Get ready for the upcoming replacement of LIBOR

Get ready for the upcoming replacement of LIBOR

Wed 12 Feb 2020

LIBOR will cease to exist in 2021 as an interest rate index and is being replaced by the Sterling overnight index average (SONIA).  SONIA is a risk free rate (RFR).  RFRs are overnight rates, rather than term rates, and unlike LIBOR, they do not include a credit risk premium. A straight switch would therefore result in a value transfer between parties. To minimise this, an ‘adjusted RFR’, incorporating a spread, will be needed.  It does not look like the adjusting spread method has yet been finalised. 

Entities with, or holders of, financial instruments based on LIBOR should therefore be planning how to deal with the change, including the tax issues.  This note provides some further background on the possible tax issues and also on the management of the transition by the Bank of England.

There is a posting on the Mazars website on IBOR transition here and here.  For a further discussion on how to deal with the tax implications of the change for your business or circumstances, please get in touch with a member of the Mazars corporate tax or personal tax teams.

Possible tax issues

 The possible tax issues that could arise could include: 

  • For those subject to CGT, whether the switch from LIBOR will result in a disposal or not. See more commentary on this below.
  • For those subject to corporation tax, the tax issues are likely to be driven by the accounting changes, and whether (for example) the switch from LIBOR results in a de-recognition of an old loan note or derivative.  It may be important for companies with large loan portfolios or significant intercompany loans, to set up a process for reviewing the impact of the change on these loans.  Examples of some of the issues that might need to be considered could include:
    • A loan note accounted for on amortised cost that is de-recognised (and replaced with a new note using different terms) would result in a P&L movement of the difference between book value and fair value;
    • In view of the change in rate measure, it might be relevant to check whether any hedging relationships are affected.  An amendment to FRS102, has been made to maintain existing hedge accounting relationships during the period of uncertainty created by the reform.  The amendment is effective for accounting periods beginning on or after 1 January 2020, with earlier adoption permitted. 
    • It might be relevant to check whether any existing disregard regulations continue to apply or whether the disregard regulations need to be newly considered
    • It might be relevant to consider the transfer pricing implications of moving to the new interest rate measure and whether the new rate exceeds a commercial return – creating issues under the distribution rules, SD rules and equity holder status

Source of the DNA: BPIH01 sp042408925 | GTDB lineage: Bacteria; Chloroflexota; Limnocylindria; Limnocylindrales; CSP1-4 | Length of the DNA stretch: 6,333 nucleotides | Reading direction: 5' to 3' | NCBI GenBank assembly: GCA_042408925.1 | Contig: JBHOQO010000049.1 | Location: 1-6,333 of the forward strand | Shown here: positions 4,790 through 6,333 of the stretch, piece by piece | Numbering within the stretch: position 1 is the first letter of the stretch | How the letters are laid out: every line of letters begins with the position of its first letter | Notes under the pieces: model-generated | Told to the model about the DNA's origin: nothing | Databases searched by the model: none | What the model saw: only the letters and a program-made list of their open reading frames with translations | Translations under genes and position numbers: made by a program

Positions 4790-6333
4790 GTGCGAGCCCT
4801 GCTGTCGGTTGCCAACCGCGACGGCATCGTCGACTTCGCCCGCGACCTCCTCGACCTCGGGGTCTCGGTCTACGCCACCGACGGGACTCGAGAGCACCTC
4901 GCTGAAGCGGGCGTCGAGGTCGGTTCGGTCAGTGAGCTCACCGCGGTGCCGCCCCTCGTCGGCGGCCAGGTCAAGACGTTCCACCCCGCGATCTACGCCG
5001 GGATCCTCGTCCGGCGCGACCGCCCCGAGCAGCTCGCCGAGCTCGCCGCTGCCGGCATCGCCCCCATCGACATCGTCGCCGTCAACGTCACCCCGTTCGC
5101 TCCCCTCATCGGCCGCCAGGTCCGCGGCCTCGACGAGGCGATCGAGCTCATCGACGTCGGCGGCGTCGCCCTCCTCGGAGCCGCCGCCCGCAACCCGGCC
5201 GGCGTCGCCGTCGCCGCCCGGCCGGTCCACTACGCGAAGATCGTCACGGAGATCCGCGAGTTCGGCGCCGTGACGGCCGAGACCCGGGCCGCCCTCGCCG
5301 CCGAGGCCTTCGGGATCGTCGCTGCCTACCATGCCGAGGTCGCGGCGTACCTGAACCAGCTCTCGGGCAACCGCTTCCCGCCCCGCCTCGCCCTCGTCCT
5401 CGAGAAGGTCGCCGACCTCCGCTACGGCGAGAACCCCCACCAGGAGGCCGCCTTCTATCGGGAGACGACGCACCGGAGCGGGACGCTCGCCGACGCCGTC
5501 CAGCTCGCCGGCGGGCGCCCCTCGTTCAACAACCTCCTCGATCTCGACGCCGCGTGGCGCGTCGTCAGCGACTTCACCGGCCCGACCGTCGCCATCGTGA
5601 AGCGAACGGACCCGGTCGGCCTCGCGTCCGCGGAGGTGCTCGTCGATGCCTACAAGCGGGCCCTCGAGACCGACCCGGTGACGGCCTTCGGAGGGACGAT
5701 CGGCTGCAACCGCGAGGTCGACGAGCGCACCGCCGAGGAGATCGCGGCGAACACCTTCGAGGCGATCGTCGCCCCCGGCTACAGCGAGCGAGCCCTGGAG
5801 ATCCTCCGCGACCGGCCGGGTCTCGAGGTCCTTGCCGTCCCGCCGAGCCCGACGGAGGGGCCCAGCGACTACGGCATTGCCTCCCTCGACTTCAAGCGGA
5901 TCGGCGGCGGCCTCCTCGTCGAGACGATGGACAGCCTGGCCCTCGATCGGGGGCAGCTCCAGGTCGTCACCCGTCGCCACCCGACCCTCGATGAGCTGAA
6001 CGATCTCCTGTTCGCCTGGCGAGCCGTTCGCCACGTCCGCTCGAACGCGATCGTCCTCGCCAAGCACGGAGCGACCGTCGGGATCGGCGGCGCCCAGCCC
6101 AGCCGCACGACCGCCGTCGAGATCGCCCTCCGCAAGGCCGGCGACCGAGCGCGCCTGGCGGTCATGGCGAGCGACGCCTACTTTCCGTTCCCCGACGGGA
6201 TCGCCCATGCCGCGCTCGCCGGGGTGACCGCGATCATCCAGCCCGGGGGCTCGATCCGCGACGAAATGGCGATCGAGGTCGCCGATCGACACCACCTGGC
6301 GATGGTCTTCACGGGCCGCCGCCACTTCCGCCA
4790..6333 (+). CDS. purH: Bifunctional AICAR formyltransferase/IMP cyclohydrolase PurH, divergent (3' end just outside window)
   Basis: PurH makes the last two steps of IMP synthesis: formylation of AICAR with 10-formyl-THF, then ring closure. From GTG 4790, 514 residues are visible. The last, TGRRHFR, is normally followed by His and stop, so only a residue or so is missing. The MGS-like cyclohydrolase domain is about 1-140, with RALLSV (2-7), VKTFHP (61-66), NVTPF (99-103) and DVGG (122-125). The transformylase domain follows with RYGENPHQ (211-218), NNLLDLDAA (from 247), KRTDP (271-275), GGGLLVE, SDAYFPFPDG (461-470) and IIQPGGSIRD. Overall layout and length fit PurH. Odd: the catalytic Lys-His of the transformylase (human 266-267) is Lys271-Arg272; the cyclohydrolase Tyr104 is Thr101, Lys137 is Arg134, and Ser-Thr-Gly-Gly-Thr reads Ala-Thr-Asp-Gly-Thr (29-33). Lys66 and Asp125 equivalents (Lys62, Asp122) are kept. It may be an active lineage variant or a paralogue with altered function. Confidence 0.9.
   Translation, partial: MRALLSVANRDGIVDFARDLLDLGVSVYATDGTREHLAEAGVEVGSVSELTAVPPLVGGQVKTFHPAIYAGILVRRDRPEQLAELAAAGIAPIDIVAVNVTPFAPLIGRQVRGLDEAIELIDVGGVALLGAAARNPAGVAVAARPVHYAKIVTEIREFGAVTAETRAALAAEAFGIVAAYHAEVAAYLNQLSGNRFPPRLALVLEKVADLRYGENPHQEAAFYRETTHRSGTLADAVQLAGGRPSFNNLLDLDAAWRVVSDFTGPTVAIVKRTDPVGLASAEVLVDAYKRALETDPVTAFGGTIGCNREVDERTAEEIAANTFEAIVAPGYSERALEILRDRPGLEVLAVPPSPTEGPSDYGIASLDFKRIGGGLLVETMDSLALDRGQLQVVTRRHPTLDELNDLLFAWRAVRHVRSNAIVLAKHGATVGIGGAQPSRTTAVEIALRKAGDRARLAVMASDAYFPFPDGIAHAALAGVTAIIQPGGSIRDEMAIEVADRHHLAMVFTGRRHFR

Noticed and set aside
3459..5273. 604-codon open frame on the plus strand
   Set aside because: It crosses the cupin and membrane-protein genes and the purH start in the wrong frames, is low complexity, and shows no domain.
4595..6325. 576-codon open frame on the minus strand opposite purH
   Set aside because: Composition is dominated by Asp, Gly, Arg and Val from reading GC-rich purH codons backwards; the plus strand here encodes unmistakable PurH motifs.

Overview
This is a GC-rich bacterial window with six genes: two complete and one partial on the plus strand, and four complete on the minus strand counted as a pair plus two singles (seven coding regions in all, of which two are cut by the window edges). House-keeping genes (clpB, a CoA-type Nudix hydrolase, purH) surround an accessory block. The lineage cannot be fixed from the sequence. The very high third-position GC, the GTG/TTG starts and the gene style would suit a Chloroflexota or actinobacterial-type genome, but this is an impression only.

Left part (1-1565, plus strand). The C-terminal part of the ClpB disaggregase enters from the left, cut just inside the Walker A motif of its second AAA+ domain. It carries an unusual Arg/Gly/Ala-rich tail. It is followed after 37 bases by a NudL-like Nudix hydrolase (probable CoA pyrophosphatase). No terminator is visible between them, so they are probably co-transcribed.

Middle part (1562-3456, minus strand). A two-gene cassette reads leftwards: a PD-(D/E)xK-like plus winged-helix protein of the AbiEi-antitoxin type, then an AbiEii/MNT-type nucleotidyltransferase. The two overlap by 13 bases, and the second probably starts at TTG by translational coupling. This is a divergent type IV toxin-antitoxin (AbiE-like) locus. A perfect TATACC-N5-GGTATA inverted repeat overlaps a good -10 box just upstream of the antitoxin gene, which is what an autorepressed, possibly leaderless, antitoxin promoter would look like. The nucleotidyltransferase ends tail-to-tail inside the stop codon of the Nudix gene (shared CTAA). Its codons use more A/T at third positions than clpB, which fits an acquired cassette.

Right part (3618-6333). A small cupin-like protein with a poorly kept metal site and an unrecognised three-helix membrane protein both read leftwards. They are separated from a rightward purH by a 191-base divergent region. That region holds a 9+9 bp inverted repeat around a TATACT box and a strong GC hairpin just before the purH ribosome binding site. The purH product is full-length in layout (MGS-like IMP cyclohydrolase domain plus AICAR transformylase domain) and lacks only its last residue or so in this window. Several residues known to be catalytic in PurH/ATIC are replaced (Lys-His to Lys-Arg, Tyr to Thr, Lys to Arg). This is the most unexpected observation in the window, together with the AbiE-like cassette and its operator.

• It may also be relevant to consider the impact of the rate change on planning, projections and calculations relevant to the corporate interest restriction rules.

Disposals of securities for CGT purposes

If the terms of a financial instrument are altered to refer to SONIA (or some other interest rate measure), or the financial instrument is replaced altogether with a new instrument, it may be necessary to consider whether there has been a disposal for CGT purposes (the tax rules provide that there are certain circumstances when a transaction does not involve a CGT disposal).

Further background on the Bank of England’s management of the transition

The Bank of England has some information on the transition from LIBOR to sterling risk free rates here.   It is encouraging change to occur on 2 March 2020.

In managing the transition, a consultation document (the consultation closed on 6 February) has been issued on ‘credit adjustment spread methodology’.  That document includes the following comments:

“Working groups in the LIBOR currency jurisdictions have selected replacement rates for LIBOR; all have proposed alternative near risk-free rates (“RFRs”). These RFRs are not, however, economically equivalent to LIBOR. The relevant RFR rate needs to be adjusted to account for: (i) the fact that the RFR is an overnight rate and not a term rate; and (ii) the various premia included within LIBOR (i.e. a term liquidity premium and a bank credit risk element). In most cases, the RFRs are therefore expected to be lower than their LIBOR equivalent and consequently a credit adjustment spread may be required to minimise the economic impact of moving to these RFRs…..

…A significant majority of respondents to the ISDA Final Parameters Consultation felt that the most appropriate methodology for calculating a credit adjustment spread for fallbacks on cessation of LIBOR would be a historical median over a five-year lookback period…..”